Planned changes to Australian race law spark bigotry fears

Planned changes to Australian race law spark bigotry fears

SYDNEY - Ethnic minorities warned Wednesday that changes to an Australian law banning racial slights could give licence to bigotry and stir tensions, as community consultation on the proposal closed.

The government plans to repeal a section of the Racial Discrimination Act that makes it illegal to "offend, insult or humiliate another" because of their race, saying it should not be used to stifle free speech.

It proposes inserting a new clause into the law to ban racial vilification - defined as inciting hatred against racial groups - rather than simply offending them.

"It will give licence to racism," Kirstie Parker, from the indigenous group National Congress of Australia's First Peoples, told Sky News. "We believe people will think it's open slather." The Arab Council of Australia's Randa Kattan also views the proposal with deep concern, saying it threatens social inclusion and the government's relations with the Arab-Australian community.

"We've all seen what happened during the Cronulla riots - it doesn't take much to stir racism but it takes a long time to put it out," she said, referring to the ugly race riots between white and Lebanese Australians at Sydney's Cronulla Beach in 2005.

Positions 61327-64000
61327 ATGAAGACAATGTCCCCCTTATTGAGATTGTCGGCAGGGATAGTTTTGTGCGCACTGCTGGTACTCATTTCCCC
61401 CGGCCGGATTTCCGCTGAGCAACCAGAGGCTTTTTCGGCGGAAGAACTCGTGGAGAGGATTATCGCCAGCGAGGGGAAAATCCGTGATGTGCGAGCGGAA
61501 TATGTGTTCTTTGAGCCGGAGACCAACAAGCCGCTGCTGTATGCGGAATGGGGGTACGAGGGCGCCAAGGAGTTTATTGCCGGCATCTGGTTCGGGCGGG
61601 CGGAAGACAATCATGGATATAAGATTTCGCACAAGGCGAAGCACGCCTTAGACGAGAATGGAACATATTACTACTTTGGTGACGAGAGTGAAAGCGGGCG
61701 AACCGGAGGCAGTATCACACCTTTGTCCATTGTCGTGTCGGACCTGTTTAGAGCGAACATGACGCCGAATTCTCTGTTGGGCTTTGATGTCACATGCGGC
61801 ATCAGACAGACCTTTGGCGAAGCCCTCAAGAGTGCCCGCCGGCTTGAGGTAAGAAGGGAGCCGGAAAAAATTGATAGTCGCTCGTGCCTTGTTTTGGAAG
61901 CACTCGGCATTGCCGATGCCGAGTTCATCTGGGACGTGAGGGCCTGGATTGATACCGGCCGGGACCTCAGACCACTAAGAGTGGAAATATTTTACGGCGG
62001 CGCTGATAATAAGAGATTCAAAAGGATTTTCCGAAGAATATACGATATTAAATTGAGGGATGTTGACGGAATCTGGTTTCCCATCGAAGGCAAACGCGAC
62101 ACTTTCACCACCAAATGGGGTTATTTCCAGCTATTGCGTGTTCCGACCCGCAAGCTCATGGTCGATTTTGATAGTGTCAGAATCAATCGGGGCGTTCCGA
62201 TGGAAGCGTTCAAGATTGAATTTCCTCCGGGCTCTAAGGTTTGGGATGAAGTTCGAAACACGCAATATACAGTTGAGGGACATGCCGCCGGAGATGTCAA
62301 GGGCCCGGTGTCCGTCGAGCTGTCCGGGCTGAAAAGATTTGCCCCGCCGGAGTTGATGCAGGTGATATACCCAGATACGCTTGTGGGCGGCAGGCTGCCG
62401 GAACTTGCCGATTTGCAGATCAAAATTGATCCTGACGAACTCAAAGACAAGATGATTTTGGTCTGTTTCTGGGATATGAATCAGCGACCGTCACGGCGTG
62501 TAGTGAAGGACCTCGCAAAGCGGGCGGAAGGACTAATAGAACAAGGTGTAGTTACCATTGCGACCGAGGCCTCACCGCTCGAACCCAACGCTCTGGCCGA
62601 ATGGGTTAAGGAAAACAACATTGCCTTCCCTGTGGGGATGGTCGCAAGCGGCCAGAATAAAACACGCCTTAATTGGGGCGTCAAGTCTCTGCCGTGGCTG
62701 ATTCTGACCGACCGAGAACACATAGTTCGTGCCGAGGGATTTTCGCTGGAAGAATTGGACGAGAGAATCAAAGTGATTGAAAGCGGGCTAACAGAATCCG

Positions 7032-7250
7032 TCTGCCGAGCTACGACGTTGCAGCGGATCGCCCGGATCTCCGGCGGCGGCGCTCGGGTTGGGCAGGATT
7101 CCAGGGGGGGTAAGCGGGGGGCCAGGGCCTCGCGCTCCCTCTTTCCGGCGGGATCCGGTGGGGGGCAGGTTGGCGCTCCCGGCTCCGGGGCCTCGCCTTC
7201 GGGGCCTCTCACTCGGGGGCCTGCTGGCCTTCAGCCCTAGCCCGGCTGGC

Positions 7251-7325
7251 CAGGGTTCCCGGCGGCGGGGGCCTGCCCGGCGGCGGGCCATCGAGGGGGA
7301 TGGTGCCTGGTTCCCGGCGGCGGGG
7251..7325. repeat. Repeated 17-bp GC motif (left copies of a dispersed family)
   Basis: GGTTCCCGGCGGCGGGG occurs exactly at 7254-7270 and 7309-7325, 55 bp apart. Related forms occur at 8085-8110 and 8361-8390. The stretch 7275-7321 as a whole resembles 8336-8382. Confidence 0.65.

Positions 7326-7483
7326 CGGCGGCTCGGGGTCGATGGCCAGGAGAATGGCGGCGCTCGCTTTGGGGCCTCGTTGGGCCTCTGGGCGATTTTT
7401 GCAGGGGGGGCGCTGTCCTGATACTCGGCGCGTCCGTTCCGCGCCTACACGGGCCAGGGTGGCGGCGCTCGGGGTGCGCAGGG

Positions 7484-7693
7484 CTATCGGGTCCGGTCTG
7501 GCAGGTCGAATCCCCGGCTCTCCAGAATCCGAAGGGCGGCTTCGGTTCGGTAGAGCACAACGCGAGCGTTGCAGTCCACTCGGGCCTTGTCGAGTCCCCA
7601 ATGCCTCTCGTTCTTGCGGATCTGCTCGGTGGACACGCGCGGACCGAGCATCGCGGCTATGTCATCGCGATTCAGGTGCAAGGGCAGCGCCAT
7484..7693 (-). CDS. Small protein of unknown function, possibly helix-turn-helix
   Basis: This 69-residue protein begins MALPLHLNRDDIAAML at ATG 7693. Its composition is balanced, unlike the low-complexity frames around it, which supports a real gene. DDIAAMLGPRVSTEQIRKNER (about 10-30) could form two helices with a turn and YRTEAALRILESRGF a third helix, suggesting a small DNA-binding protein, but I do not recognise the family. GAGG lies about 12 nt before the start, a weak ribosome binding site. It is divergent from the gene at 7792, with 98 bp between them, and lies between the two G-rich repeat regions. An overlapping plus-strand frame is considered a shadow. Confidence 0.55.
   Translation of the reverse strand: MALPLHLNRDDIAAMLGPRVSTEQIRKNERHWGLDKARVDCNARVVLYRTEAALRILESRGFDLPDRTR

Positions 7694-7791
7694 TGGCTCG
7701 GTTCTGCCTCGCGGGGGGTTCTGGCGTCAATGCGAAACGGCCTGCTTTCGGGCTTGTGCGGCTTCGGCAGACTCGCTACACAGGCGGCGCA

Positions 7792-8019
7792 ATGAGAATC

"So when the government says it's okay that people have the right to be bigots ... and then we follow up with these pretty severe changes to the Racial Discrimination Act, it's quite concerning." Tri Vo, President of the Vietnamese Community in Australia, said the changes would put the country back 20 years.

"Instead of going ahead and with international communities and all that, living harmoniously with each other, we're going backwards," he told the ABC.

Attorney-General George Brandis has said he wants Australia to remain a fair, free and tolerant society where racism has no place, but has also defended the right of Australians to "be bigots".

"People do have a right to be bigots, you know," he told parliament in March. "In a free country, people do have rights to say things that other people find insulting or offensive or bigoted." Brandis is expected to develop a draft bill for the cabinet in coming weeks.

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